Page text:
“A bit of advice Given to a young Native American At the time of his initiation: As you go the way of life, You will see a great chasm. Jump. It is not as wide as you think.”
When Jan Garfinkle decided to be a venture capitalist (VC), she polished her resume and approached several early-stage venture funds. Every fund turned her down. Garfinkle had spent 20 years in various operational capacities and had cut her teeth primarily at two venture-backed cardiovascular device companies. A large publicly traded company acquired both these companies, leaving Garfinkle a bit richer, wiser, and hungrier. She joined these start-ups after the initial idea had been vetted and the strategic direction of the company was being crystallized.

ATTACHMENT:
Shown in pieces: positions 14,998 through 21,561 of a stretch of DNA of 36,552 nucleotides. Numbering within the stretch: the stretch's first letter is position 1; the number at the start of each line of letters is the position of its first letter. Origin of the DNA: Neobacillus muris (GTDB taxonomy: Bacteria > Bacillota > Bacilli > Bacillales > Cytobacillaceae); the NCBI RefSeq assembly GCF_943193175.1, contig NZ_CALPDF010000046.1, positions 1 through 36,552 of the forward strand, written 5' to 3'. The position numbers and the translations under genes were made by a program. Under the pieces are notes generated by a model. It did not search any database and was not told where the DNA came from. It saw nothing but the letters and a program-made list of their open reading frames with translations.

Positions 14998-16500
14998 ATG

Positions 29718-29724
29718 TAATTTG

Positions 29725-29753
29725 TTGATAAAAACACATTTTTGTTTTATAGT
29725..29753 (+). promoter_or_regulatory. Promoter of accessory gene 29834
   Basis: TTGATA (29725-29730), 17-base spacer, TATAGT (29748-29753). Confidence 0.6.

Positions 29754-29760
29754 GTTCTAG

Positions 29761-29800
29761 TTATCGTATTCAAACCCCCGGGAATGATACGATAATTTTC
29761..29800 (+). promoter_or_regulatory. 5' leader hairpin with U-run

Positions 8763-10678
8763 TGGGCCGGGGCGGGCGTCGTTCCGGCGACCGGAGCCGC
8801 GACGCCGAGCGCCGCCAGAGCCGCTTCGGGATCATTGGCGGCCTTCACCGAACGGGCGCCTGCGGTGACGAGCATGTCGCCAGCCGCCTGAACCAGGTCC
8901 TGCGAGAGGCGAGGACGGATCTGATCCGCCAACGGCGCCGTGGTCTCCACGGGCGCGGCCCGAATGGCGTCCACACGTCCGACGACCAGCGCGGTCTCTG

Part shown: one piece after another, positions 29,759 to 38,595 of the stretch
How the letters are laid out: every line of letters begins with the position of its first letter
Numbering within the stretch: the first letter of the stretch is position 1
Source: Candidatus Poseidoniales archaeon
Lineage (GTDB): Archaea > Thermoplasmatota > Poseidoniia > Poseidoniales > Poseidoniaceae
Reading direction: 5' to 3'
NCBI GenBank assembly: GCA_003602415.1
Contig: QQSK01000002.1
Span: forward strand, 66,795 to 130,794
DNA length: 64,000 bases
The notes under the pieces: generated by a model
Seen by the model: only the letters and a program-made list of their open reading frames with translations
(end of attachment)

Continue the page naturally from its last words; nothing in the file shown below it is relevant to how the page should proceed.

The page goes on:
Early in her career, Garfinkle joined Advanced Cardiovascular Systems (ACS) as an associate product manager; the company was seen as the forerunner in over-the-wire angioplasty—a technique that reopens narrowed or blocked arteries in the heart (coronary arteries) without major surgery. The founder of the company, John Simpson, once remarked, “When we started the company, there was no interventional cardiology device sector.”1 C. Richard Kramlich, founder of New Enterprise Associates (NEA), one of the world's leading venture capital firms with over $10 billion under management today, had then invested in Advanced Cardiovascular Systems. Kramlich once said of ACS, “The procedure was entirely noninvasive . . . the body ...